Such a database conventionally includes methods which insert and delete rows and update the information in a row. When changes are made to the rows, any database indexes associated with the table may also need to be updated in order to keep the indexes synchronized with the tables. The rows in each table are mapped to a plurality of physical pages on the disk to simplify data manipulation. Such an arrangement is illustrated in FIG. 1.

In FIG. 1, table 10, which illustratively consists of rows 12, 14, 16, and 18, is mapped to a chain of pages of which pages 20, 22, and 24 are shown. In the table illustrated, each row consists of five separate entities. For example, row 12 consists of entities 26, 28, 30, 32 and 34. The entities in each of rows 12, 14, 16 and 18 are mapped illustratively to page 22 which can contain data for more than one row. For example, entity 26 maps to location 36 in page 22. Entity 28 maps to location 38. Entity 30 maps to location 40. In a similar manner entity 32 maps to location 42 and entity 34 maps to location 44. The entities in the next row 14 are mapped directly after the entities in row 12. For example, entity 46 is illustrated and maps to page location 48. When the page is completely filled with data, entity information is mapped to the next page in the page chain. The pages are chained together by means of page pointers. For example, page pointer 50 links pages 20 and 22, whereas page pointer 52 links pages 22 and 24. All of the pages used to store the data in table 10 are linked together in a similar manner in a page chain.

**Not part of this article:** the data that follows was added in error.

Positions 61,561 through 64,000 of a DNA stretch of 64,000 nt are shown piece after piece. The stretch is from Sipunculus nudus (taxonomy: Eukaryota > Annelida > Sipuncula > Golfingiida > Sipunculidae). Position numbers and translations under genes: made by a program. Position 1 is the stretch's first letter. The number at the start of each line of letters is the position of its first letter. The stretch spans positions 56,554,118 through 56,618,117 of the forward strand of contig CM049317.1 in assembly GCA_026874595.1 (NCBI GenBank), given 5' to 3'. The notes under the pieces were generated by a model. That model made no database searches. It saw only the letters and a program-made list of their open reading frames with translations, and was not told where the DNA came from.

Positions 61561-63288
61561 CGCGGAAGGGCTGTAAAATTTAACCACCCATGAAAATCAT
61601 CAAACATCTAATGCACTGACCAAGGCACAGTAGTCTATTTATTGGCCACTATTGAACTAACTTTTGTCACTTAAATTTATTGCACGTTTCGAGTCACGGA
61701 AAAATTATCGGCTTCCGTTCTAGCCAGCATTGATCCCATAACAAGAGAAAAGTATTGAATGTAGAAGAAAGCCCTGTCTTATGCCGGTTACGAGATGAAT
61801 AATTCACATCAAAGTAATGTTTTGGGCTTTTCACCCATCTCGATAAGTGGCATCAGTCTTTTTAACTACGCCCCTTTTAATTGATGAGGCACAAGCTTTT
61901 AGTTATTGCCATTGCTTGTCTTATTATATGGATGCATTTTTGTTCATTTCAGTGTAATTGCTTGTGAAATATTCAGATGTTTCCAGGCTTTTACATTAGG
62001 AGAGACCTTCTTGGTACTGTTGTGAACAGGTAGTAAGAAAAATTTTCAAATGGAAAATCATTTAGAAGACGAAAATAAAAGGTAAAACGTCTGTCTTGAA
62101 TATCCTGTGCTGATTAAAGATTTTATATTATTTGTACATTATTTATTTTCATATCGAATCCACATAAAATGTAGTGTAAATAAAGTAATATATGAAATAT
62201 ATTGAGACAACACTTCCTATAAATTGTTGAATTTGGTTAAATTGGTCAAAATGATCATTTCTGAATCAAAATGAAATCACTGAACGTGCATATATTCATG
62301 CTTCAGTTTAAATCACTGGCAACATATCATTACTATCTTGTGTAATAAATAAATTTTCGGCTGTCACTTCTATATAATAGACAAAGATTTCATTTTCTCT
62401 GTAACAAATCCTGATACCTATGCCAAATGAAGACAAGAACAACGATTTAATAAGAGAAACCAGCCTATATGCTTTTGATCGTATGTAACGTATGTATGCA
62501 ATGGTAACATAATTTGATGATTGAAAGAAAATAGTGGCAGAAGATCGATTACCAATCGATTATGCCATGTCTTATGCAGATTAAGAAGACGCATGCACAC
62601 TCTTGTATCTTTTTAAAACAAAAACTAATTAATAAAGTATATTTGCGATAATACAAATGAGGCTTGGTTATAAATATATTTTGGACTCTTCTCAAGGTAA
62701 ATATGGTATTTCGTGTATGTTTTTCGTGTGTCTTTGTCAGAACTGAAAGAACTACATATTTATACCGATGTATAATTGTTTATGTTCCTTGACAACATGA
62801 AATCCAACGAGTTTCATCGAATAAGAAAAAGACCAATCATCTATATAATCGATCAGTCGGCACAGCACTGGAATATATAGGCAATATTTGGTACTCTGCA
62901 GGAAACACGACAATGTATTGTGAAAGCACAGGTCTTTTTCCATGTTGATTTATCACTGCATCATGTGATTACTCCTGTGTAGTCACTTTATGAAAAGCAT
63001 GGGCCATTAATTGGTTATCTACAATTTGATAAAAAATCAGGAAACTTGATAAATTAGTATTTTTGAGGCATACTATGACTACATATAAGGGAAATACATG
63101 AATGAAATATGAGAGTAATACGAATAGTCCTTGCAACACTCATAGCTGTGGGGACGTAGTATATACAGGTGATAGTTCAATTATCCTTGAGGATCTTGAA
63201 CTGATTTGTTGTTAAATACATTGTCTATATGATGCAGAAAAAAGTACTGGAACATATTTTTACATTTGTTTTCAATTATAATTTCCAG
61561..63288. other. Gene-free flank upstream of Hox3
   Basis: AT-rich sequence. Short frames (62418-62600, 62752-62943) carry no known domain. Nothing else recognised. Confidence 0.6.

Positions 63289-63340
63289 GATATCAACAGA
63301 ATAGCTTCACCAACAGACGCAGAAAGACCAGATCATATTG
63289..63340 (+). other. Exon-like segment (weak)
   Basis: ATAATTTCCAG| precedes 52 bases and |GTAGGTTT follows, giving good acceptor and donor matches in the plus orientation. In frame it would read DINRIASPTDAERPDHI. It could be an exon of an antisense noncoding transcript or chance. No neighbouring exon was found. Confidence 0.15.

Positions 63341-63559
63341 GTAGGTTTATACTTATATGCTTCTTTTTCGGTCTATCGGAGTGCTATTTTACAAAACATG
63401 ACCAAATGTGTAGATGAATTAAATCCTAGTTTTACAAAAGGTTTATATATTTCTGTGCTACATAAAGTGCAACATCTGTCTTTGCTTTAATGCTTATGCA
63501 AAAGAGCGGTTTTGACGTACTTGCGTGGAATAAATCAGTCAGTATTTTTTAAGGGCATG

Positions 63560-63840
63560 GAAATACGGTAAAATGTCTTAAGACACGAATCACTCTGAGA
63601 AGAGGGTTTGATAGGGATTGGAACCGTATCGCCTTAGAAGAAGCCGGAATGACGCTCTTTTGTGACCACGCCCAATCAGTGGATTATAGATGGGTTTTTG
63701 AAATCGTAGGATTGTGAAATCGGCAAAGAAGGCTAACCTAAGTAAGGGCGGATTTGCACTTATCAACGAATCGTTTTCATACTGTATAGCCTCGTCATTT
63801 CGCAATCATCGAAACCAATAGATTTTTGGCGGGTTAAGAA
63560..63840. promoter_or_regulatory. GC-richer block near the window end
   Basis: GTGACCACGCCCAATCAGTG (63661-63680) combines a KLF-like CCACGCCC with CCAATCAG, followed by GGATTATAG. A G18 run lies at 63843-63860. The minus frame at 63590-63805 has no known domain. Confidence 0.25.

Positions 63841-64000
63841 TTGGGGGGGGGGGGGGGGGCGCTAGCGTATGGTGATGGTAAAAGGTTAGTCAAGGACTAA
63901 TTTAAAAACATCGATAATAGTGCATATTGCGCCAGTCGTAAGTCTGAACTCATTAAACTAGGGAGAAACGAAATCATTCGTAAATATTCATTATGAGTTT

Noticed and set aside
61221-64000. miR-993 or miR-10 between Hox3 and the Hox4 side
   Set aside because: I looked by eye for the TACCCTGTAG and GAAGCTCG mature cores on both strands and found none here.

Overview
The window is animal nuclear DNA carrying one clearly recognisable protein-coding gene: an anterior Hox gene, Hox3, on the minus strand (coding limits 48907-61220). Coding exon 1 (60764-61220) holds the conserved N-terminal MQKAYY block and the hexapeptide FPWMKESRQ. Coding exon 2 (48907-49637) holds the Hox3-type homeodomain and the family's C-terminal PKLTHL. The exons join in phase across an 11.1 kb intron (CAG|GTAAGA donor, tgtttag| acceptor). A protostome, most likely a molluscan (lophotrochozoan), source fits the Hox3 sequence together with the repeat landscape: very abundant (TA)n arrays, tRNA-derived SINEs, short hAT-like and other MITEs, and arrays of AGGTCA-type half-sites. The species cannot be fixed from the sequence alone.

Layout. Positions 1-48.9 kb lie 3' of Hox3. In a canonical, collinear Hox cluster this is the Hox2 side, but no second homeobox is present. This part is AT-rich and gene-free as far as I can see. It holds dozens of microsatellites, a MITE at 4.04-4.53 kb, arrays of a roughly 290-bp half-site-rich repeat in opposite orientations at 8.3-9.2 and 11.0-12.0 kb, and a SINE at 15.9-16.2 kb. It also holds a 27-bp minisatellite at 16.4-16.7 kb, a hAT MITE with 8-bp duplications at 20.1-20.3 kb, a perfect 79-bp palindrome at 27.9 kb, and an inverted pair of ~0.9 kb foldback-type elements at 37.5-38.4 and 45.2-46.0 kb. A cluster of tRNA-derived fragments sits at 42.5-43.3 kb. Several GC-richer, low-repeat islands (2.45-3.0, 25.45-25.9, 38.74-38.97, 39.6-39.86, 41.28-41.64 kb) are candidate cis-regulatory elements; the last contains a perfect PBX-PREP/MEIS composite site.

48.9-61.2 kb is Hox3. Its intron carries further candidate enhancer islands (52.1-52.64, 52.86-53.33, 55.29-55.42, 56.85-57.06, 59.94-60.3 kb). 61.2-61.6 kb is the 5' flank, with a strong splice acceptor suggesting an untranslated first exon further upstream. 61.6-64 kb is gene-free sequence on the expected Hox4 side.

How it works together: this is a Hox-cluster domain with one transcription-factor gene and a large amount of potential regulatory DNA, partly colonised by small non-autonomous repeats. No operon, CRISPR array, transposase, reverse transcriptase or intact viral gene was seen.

The data pages are normally kept in a page buffer pool located in system memory. In order to make such a database system persistent or “durable”, the data pages must be written to an underlying non-volatile storage system, such as a disk storage. This storage operation takes place on a page level so that when a modification is made to data on a page the entire page is stored in the persistent storage. Each page could be copied to the persistent storage as soon as data on the page was modified. However, this immediate copying greatly slows the system operation since persistent storage is generally much slower than RAM memory. Alternatively, the information in modified pages in the buffer pool can be copied or “flushed” to the disk storage at intervals. For example, the information could be flushed periodically or when the number of changed pages in the buffer pool reaches some predetermined threshold. During this disk flushing operation, the data modifications are performed “in place” so that the old data is either overwritten or deleted from the disk and lost.

Since the data is lost during the modification process, in order to ensure data integrity in the case of a system failure, or crash, the actions performed on the database are grouped into a series of “transactions”. Each transaction is “atomic” which means that either all actions in the transaction are performed or none are performed. The atomic property of a transaction ensures that the transaction can be aborted or “rolled back” so that all of the actions which constitute the transaction can be undone. Database transactions commonly have a “commit” point at which time it can be guaranteed that all actions which comprise the transaction will complete properly. If the transaction does not reach the commit point, then it will be rolled back so that the system can return to its state prior to the initiation of the transaction. Consequently, if there is a system termination or crash prior to the commit point, the entire transaction can be rolled back.